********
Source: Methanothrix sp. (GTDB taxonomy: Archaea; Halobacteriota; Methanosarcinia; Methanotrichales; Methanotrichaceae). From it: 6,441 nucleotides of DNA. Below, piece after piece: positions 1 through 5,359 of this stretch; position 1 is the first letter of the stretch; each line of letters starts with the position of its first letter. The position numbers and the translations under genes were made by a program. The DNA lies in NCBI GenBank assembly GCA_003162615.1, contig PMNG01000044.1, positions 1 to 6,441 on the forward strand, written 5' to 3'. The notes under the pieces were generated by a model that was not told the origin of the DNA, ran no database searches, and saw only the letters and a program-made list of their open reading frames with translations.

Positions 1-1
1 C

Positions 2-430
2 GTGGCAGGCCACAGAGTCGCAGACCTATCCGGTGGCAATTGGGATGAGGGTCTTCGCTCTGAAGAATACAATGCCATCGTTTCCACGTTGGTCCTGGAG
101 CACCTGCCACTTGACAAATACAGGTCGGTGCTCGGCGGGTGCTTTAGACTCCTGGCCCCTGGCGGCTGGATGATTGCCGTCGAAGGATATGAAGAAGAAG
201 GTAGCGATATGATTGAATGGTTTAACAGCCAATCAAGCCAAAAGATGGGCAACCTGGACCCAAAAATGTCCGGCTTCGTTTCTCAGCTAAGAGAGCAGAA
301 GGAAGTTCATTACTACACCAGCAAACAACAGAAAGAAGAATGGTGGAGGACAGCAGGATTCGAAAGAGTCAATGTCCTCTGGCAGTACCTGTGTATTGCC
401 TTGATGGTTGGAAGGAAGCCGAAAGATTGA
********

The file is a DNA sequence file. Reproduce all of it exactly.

Source: Methanothrix sp. (GTDB taxonomy: Archaea; Halobacteriota; Methanosarcinia; Methanotrichales; Methanotrichaceae). From it: 6,441 nucleotides of DNA. Below, piece after piece: positions 1 through 5,359 of this stretch; position 1 is the first letter of the stretch; each line of letters starts with the position of its first letter. The position numbers and the translations under genes were made by a program. The DNA lies in NCBI GenBank assembly GCA_003162615.1, contig PMNG01000044.1, positions 1 to 6,441 on the forward strand, written 5' to 3'. The notes under the pieces were generated by a model that was not told the origin of the DNA, ran no database searches, and saw only the letters and a program-made list of their open reading frames with translations.

Positions 1-1
1 C

Positions 2-430
2 GTGGCAGGCCACAGAGTCGCAGACCTATCCGGTGGCAATTGGGATGAGGGTCTTCGCTCTGAAGAATACAATGCCATCGTTTCCACGTTGGTCCTGGAG
101 CACCTGCCACTTGACAAATACAGGTCGGTGCTCGGCGGGTGCTTTAGACTCCTGGCCCCTGGCGGCTGGATGATTGCCGTCGAAGGATATGAAGAAGAAG
201 GTAGCGATATGATTGAATGGTTTAACAGCCAATCAAGCCAAAAGATGGGCAACCTGGACCCAAAAATGTCCGGCTTCGTTTCTCAGCTAAGAGAGCAGAA
301 GGAAGTTCATTACTACACCAGCAAACAACAGAAAGAAGAATGGTGGAGGACAGCAGGATTCGAAAGAGTCAATGTCCTCTGGCAGTACCTGTGTATTGCC
401 TTGATGGTTGGAAGGAAGCCGAAAGATTGA